Mickey Baker: Acclaimed guitarist

 

Mickey “Guitar” Baker was a guitarist who forged a link between rhythm and blues and early rock and whose 1956 recording of “Love Is Strange” with Sylvia Robinson became a pop classic brimming with Latin rhythms and flirtatious banter.

Baker’s grounding in jazz guitar, coupled with his bluesy, at times distorted and aggressive sound propelled him to the front rank of New York studio guitarists in the 1950s. On record he accompanied singers such as Dinah Washington, Louis Jordan and Nappy Brown, and was prolific at Atlantic, where his notable credits included Joe Turner’s “Shake, Rattle and Roll” and LaVern Baker’s two biggest hits, “Tweedle Dee” and “Jim Dandy”.

In the mid-1950s, when black rhythm-and-blues was increasingly marketed to white teenagers as rock’n’roll, Baker had an intuitive sense of what the new music required. His solo on the Coasters’ “I’m a Hog For You Baby” (1959), consists of one bleating, trebly note repeated over and over. He made Rolling Stone’s list of 100 greatest guitarists, which noted his session work and his millions-selling duet with Robinson, “Love Is Strange”, which was covered by the Everly Brothers and Wings, among others.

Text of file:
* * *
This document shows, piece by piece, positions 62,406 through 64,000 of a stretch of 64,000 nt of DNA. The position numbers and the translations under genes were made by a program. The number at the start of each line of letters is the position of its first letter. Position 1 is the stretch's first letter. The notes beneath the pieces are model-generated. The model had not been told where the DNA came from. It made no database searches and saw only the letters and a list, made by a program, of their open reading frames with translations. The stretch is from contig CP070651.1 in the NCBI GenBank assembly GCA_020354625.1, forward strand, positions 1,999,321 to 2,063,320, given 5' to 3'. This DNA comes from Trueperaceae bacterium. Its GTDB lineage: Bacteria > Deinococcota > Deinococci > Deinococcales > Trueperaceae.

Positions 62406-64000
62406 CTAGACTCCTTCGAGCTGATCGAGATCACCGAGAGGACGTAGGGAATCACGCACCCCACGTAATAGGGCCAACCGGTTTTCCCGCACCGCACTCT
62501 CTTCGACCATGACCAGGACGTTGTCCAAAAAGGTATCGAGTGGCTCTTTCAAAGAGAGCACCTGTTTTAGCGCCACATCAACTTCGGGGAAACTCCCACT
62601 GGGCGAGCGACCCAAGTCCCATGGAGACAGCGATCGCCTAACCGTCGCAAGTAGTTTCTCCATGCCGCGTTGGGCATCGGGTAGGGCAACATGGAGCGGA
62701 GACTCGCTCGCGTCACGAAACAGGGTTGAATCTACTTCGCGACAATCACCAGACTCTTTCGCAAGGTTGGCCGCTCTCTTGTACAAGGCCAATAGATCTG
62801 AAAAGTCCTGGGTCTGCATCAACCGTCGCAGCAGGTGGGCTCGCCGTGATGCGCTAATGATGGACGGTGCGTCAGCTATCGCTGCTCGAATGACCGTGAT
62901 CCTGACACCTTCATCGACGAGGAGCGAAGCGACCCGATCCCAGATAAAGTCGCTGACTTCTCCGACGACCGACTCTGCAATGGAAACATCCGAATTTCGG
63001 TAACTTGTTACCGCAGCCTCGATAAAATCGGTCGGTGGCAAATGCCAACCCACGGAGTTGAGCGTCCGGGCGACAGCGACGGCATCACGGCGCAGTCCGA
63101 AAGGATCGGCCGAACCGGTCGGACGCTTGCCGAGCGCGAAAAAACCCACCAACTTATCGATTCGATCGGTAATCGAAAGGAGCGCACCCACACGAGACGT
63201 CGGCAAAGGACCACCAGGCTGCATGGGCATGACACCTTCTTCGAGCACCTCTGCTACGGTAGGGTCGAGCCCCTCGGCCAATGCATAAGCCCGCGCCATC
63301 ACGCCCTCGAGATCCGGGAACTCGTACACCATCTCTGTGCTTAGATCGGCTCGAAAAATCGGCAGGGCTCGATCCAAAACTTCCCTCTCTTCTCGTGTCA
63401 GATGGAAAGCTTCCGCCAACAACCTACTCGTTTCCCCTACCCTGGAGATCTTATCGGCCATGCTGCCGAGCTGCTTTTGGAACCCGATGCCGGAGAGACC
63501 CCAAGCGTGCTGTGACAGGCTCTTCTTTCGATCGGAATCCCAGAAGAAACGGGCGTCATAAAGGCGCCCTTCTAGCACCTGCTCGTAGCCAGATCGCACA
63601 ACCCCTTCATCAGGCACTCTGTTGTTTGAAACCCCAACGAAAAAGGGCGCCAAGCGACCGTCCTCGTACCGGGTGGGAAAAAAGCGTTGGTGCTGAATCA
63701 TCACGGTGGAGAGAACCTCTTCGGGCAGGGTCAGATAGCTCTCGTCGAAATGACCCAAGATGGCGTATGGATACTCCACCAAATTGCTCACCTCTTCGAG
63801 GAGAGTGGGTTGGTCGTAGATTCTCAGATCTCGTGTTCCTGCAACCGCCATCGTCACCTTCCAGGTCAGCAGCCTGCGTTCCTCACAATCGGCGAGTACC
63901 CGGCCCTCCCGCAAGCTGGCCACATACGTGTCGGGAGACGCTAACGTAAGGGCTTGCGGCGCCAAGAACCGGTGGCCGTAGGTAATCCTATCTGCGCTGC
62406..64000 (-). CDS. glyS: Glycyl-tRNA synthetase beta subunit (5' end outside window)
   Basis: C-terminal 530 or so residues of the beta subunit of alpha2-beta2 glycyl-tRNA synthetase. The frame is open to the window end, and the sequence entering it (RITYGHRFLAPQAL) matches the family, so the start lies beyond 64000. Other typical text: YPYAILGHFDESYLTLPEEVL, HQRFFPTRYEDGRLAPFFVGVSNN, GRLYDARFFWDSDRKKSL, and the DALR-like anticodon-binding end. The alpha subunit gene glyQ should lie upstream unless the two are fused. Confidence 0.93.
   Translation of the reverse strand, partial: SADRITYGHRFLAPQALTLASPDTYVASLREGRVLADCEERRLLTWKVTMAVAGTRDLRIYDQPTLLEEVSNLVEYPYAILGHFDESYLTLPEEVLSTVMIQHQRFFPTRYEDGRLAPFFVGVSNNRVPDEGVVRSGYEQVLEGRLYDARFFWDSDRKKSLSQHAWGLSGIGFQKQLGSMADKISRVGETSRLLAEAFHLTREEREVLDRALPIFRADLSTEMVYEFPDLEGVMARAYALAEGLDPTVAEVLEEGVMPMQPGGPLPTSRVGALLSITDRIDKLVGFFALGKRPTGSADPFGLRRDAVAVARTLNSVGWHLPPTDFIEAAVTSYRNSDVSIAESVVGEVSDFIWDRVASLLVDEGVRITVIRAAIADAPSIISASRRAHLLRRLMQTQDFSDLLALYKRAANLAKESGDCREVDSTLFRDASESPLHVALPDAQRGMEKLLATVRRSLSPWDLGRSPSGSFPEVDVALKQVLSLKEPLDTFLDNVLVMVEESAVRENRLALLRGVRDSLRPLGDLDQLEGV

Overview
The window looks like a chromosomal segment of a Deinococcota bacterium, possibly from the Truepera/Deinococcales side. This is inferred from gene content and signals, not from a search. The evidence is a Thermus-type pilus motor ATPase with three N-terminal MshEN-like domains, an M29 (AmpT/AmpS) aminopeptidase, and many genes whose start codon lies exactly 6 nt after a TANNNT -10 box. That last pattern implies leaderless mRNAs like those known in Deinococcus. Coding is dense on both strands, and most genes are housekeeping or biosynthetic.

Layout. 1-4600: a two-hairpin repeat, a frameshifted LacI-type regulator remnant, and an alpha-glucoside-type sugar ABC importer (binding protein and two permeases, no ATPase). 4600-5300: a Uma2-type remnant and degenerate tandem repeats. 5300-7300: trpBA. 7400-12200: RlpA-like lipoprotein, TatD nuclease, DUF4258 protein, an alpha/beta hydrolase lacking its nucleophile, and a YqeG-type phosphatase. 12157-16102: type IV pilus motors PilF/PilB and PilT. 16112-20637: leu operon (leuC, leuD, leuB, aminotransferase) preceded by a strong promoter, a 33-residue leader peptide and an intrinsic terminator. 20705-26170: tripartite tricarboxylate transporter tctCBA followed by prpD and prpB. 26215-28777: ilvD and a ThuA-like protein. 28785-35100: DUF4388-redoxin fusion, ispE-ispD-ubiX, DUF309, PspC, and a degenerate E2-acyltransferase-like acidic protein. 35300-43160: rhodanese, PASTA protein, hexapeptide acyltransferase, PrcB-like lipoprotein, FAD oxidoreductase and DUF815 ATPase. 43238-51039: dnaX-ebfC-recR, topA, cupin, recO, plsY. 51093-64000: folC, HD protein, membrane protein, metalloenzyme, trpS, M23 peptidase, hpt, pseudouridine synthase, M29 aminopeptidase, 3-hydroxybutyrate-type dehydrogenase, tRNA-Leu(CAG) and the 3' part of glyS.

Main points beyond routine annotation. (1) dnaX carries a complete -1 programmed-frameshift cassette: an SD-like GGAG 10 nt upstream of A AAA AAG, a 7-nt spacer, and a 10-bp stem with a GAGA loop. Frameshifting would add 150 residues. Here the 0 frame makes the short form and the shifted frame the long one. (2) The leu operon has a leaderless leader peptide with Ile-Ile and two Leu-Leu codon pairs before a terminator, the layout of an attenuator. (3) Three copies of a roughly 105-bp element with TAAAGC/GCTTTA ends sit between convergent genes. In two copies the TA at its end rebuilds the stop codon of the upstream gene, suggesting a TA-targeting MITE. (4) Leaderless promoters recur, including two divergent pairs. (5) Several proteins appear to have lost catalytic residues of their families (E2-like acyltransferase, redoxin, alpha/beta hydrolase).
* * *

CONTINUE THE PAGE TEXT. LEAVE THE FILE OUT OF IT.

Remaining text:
Baker and Robinson — then known by her maiden name, Vanderpool – started the duo Mickey and Sylvia in 1954 as an African-American counterpart to Les Paul and Mary Ford. They broke up acrimoniously several times and made one last record in 1965. In later decades, Robinson, who died last died last year, went on to produce the Sugar Hill Gang. In the 1960s, Baker moved to France, where he produced records by French pop stars and accompanied visiting American musicians like Coleman Hawkins.

MacHouston Baker was born in 1925 in Louisville. His mother, described as an alcoholic and kleptomaniac, was 13 when he was born. His childhood was turbulent; he hopped freight trains in his teens and was a pool shark, pimp and thief before he turned to music in New York. With money he’d made washing dishes, Baker went to a pawn shop intending to buy a trumpet but only had enough money for a guitar, which he taught himself to play.